The 150th anniversary of the end of the American Civil War makes this Memorial Day especially poignant, as it is the day Americans pause to commemorate the supreme sacrifice of those soldiers who gave their lives in wartime service to the
United States. Earlier this year was also the bicentennial
of the end of the War of 1812, when Americans defended their independence.
It is not objectionable to commemorate on this day also those civilian federal public servants who also died in service to the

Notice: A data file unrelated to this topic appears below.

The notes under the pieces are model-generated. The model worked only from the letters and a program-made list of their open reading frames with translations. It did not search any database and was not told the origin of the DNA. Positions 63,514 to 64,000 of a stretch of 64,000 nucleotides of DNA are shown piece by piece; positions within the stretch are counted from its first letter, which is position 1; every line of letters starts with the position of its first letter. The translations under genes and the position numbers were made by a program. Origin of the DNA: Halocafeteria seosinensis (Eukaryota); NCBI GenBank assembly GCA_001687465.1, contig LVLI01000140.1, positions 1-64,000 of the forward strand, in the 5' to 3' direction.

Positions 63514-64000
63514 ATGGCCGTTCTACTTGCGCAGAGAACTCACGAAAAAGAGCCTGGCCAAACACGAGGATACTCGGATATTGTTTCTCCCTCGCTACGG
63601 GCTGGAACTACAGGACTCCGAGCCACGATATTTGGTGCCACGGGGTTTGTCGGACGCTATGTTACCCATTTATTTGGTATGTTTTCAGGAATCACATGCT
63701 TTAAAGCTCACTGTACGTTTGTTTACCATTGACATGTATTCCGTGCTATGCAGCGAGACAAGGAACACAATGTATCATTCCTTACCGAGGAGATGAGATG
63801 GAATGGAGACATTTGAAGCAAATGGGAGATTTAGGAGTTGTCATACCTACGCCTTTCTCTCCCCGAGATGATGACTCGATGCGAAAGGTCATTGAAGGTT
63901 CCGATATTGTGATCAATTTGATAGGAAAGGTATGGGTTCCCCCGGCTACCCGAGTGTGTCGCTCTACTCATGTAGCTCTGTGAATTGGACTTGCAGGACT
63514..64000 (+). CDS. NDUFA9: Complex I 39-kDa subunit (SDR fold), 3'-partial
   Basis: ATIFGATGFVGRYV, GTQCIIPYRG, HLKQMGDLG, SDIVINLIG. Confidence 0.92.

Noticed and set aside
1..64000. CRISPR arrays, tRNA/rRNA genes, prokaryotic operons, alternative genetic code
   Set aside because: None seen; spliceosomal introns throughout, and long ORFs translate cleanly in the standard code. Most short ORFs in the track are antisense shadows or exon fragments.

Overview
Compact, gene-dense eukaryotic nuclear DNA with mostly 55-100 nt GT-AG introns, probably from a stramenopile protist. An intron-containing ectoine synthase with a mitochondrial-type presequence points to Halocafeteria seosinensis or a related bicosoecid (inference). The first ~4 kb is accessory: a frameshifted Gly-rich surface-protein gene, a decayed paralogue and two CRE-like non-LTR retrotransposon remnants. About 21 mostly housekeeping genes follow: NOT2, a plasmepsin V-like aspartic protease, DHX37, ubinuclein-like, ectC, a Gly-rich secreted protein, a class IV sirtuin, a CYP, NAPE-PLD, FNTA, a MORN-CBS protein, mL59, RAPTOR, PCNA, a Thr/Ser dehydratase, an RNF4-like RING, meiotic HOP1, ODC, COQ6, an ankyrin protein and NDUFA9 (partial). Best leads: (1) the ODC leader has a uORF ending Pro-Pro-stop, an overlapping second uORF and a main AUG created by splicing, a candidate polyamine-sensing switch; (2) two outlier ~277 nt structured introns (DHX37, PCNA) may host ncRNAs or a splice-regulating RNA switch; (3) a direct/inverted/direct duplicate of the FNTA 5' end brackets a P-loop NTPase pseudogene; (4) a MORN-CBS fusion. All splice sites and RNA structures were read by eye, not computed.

U.S. in wartime.
Amidst the popular perception of Memorial Day as the “unofficial start of Summer,” given the federal and state holiday’s placement in late Spring and on a Monday to create a three-day weekend, it is easy for Americans to treat the day intended as a day of mourning as a day of celebration. As I noted in a post in May of 2009, Memorial Day Is Not Meant to Be a Happy Holiday, http://williamcinfici.blogspot.com/2009/05/memorial-day-not-meant-to-be-happy.html, the focus should be on remembering our American war dead and appreciating their sacrifice for our liberty and that of the world.
May God bless